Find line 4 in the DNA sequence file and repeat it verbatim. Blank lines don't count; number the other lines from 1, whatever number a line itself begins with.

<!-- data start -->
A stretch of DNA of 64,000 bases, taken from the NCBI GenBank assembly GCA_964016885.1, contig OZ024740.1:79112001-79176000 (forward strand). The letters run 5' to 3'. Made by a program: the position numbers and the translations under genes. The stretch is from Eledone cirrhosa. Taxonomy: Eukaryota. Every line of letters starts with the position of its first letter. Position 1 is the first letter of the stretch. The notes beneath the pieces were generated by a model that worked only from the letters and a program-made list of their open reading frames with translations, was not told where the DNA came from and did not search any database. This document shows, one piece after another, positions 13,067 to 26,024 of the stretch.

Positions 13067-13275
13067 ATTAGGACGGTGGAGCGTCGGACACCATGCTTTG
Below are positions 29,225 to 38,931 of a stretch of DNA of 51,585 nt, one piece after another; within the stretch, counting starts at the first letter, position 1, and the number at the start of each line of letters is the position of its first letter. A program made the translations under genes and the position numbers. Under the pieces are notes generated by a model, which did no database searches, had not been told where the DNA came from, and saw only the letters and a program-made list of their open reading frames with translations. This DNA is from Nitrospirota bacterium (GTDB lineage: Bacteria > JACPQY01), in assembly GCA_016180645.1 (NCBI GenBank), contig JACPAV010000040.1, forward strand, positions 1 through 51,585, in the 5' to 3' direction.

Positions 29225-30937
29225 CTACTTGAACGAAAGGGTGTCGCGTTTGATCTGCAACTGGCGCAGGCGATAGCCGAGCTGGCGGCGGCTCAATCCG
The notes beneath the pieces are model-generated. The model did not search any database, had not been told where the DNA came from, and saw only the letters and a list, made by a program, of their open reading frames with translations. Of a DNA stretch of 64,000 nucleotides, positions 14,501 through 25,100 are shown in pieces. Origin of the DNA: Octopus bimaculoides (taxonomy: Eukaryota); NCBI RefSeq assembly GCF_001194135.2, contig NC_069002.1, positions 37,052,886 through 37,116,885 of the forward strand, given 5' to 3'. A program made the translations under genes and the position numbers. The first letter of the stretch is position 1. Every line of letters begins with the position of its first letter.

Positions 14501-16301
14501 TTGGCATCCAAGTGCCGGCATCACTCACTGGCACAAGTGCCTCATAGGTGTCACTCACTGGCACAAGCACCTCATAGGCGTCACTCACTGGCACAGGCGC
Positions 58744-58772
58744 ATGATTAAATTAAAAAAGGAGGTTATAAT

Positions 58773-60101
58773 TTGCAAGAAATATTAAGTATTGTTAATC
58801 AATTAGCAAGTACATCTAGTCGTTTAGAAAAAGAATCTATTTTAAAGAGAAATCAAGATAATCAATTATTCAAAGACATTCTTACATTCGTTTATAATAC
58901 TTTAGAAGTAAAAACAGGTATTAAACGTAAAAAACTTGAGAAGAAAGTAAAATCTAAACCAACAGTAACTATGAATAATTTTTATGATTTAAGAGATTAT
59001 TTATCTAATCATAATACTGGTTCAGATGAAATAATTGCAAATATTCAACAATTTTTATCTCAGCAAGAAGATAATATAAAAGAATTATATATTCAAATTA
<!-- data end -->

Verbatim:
Below are positions 29,225 to 38,931 of a stretch of DNA of 51,585 nt, one piece after another; within the stretch, counting starts at the first letter, position 1, and the number at the start of each line of letters is the position of its first letter. A program made the translations under genes and the position numbers. Under the pieces are notes generated by a model, which did no database searches, had not been told where the DNA came from, and saw only the letters and a program-made list of their open reading frames with translations. This DNA is from Nitrospirota bacterium (GTDB lineage: Bacteria > JACPQY01), in assembly GCA_016180645.1 (NCBI GenBank), contig JACPAV010000040.1, forward strand, positions 1 through 51,585, in the 5' to 3' direction.